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10 Facts About SAD

December 18, 2023

Our Seasonal Affective Disorder (SAD) Month newsletter series is focused on raising awareness about seasonal depression. The series will consist of four articles, which will be released once a week throughout the month of December. Each article will cover different aspects of SAD, offering helpful tips and information to encourage readers to maintain positive mental health during SAD season.

If you or someone you know suffers from seasonal affective disorder, also known as SAD or seasonal depression, it can feel lonely. Even though it is estimated that millions of Americans suffer from SAD each year, it’s not talked about as much as you would think. Whether you are newly diagnosed or have suffered from SAD for many years, below are some facts you may not have known [1].

  1. SAD is a type of depression. While this may be implied in the term “seasonal depression” SAD cannot be present without underlying depression. This means someone without depression cannot develop SAD.

  2. While it’s labeled seasonal affective disorder, most people consider SAD to be associated with wintertime, aka the “winter blues.” However, people can experience SAD during the summer months, also known as summer-pattern SAD.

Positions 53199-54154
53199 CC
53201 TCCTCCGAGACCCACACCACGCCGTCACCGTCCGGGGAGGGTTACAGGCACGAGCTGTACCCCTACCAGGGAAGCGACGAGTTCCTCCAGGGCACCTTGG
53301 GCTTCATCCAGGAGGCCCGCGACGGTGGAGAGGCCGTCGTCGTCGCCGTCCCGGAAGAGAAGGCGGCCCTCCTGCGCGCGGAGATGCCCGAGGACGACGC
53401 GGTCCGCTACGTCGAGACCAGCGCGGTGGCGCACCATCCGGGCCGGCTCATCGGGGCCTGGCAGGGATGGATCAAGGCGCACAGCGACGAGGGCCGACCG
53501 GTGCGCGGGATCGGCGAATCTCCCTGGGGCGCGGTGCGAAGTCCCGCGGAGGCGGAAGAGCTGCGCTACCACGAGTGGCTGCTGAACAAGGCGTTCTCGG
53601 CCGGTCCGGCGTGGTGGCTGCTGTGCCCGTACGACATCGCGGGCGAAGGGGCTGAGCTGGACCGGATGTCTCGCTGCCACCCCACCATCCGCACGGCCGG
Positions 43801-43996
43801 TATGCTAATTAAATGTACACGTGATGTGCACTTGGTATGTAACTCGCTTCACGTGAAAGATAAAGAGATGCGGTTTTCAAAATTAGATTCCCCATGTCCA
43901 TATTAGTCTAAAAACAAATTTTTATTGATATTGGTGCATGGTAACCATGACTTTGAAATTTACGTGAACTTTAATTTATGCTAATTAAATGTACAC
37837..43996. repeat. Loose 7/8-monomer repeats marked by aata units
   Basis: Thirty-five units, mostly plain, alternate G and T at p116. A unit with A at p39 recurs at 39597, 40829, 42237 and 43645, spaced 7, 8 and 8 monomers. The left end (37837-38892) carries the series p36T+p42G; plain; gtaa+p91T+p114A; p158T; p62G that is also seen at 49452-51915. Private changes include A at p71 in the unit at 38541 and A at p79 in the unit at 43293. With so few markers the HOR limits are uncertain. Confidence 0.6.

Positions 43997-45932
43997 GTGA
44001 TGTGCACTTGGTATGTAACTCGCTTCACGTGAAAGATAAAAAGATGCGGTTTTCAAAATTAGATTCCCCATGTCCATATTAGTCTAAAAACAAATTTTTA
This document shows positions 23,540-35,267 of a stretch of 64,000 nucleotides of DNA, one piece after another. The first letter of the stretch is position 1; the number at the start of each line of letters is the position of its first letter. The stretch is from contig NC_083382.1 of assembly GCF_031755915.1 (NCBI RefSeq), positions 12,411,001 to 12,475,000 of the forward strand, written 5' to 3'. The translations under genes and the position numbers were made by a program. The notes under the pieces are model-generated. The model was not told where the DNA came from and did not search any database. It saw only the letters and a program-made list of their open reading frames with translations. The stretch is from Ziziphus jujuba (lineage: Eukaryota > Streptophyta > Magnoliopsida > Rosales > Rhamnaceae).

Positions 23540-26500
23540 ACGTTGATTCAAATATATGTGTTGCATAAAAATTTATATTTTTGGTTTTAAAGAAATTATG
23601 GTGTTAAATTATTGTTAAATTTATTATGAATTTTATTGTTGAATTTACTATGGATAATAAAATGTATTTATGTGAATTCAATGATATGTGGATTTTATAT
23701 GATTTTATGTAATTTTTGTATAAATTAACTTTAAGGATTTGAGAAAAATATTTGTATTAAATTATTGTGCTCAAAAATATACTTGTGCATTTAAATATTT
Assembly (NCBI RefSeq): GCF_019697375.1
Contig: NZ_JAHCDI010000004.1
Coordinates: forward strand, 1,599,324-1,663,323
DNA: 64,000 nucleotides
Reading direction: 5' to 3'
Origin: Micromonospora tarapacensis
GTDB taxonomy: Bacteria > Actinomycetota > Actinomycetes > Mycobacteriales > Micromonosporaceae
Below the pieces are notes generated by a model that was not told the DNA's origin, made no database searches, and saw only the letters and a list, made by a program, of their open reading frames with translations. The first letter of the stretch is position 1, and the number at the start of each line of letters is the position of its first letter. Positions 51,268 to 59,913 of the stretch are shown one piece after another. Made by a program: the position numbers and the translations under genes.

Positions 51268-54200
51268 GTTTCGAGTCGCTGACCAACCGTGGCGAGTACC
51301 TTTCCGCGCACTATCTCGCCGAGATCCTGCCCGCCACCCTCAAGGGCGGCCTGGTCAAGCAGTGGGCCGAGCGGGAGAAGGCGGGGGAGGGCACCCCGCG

3. The symptoms you experience with SAD vary based on the type you have. For example, those with winter-pattern depression may experience oversleeping, over-eating, and withdrawing from social activities while those with summer-pattern depression may experience difficulty sleeping, poor appetite, and anxiety.

  4. Those with winter-pattern SAD are more likely to gain weight due to a decrease in serotonin production which makes you crave sweets.

  5. If you have a family history of SAD or a history of depression or bipolar disorder you are more at risk of developing this condition than others.

  6. It’s believed the symptoms of SAD are caused by alterations in melatonin levels. For example, those with winter-pattern SAD produce too much melatonin which is why one of the classic symptoms of this pattern includes oversleeping. Meanwhile, those with summer-pattern SAD develop too little melatonin.

  7. SAD is likely caused by changes in daylight as this is an essential part of your circadian rhythm which influences your melatonin production.

  8. Light therapy is a common treatment used for SAD, particularly with winter-pattern, which includes exposure to light that mimics natural daylight for 30-60 minutes each day.

  9. If you struggle with SAD, you can plan ahead. Since symptoms occur annually around the same time as the season changes, you can seek treatment or change your environment ahead of time to cope with or reduce symptoms.

  10. Regular exercise is an easy way to boost mood and reduce SAD symptoms.